Full-Time Online Freelancing
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As I’ve mentioned earlier in this section, I do not generally recommend going straight into full-time online freelancing. Yes, I tend to be a somewhat cautious guy, and I certainly don’t want to advise anyone to take a course of action that they’ll regret. It’s better to go slowly and ensure you are up to the challenge of online freelancing before making any big decisions that you might not be able to reverse.
But let’s face it: most people who strive to be freelancers don’t want to do it as a partial measure. The ultimate goal is being able to freelance full-time—to be successful enough that you can earn your living just freelancing, without anything else to support you. It’s true that more reward means more risk, but the converse is also true: usually, you have to take some big risks to reap the big rewards. Being part-time is safer, but you simply cannot reach your full potential as a freelancer if you are only doing it a few hours a week.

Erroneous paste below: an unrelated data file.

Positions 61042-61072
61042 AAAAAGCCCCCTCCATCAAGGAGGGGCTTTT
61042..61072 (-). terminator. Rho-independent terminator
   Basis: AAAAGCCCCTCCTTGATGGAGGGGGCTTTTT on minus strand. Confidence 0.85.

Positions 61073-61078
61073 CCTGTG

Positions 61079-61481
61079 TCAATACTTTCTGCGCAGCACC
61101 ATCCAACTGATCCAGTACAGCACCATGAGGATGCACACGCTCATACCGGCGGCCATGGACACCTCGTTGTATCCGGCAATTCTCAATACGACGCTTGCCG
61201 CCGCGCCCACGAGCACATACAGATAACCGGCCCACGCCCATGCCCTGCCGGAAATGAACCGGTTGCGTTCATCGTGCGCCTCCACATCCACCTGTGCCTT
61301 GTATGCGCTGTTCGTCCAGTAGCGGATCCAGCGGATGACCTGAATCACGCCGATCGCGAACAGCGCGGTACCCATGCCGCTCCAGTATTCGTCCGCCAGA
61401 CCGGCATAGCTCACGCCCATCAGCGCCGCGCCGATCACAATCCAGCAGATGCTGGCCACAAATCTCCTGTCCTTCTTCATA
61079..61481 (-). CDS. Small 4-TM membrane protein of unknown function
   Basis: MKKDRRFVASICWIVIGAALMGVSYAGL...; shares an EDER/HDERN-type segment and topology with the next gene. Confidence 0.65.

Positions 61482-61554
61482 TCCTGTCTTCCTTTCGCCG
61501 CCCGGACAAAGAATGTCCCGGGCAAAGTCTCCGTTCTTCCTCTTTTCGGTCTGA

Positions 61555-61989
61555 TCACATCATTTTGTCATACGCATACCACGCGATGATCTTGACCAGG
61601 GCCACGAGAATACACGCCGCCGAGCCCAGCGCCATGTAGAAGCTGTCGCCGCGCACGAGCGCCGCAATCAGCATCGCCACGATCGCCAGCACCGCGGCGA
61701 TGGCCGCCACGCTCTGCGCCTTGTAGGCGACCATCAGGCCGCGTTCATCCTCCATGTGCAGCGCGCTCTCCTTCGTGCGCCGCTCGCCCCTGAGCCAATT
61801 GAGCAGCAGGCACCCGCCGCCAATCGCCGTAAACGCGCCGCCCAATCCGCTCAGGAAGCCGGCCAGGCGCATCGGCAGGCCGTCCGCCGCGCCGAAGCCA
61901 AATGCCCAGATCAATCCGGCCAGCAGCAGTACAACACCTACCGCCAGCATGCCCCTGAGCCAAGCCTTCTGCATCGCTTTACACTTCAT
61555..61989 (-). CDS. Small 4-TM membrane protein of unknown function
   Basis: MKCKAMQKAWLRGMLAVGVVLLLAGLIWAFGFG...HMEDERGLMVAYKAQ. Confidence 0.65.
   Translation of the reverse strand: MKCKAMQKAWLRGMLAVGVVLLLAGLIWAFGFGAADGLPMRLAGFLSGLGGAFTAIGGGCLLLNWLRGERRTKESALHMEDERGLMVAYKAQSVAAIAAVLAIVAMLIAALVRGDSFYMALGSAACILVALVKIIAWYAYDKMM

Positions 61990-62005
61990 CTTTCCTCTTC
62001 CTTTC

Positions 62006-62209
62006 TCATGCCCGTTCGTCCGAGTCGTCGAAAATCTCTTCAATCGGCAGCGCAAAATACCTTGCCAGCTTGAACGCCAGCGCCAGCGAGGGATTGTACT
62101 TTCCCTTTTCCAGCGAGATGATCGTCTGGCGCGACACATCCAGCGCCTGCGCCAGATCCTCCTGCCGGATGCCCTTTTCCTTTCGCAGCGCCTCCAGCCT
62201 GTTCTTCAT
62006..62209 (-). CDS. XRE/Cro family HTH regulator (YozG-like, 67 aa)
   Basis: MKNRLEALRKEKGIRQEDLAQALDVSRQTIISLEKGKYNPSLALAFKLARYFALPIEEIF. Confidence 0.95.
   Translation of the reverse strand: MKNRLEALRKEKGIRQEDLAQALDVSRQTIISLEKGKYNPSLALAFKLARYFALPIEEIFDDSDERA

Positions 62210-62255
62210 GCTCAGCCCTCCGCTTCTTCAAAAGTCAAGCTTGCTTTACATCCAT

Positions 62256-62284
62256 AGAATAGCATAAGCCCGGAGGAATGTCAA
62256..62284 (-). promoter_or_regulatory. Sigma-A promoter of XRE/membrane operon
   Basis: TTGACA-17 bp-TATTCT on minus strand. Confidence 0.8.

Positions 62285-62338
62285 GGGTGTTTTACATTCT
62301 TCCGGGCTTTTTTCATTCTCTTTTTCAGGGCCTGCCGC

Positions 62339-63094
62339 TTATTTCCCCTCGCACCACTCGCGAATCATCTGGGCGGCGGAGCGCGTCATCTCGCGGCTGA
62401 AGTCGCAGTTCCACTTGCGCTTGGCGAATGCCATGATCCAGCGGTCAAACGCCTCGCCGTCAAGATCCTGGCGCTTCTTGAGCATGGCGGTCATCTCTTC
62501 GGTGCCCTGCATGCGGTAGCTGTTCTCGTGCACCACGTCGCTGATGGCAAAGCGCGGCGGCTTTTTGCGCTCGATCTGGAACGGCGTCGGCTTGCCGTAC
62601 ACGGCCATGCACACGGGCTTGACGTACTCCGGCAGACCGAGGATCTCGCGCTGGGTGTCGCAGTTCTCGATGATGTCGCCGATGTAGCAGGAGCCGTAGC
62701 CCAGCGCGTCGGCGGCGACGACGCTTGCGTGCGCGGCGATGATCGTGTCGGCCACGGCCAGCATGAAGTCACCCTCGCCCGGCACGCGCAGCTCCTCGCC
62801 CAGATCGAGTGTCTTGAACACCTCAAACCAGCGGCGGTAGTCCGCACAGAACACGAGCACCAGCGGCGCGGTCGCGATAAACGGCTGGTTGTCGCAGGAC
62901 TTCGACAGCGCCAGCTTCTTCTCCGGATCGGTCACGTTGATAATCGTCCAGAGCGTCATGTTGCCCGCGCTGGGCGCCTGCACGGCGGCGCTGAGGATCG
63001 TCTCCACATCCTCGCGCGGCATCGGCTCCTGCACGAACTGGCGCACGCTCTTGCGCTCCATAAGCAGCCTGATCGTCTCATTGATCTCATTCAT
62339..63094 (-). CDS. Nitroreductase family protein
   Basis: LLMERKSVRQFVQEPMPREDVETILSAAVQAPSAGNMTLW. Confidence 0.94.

There are a number of ways to become a full-time online freelancer. The safest approach is to slowly build up to full-time from part-time freelancing. But there are some daring people who are willing to take their chances and try to freelance full-time right from the start.
Let’s take a look at a few different options and the issues associated with each.
This is perhaps the least dangerous method of becoming a full-time online freelancer. As mentioned in the previous topic, online freelancing naturally complements the traditional sort. It’s easy enough to add online work to an existing freelancing business; if this is successful, you can eventually move your entire production online.
To be honest, though, I can’t think of many cases where this really makes sense. Unless something odd happens that causes all of your existing offline clients to disappear, you’re better off maintaining both an online and conventional freelance presence. The online world can be a fickle place, and it’s better to have options than not to have them.
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Last Site Update: October 21, 2011
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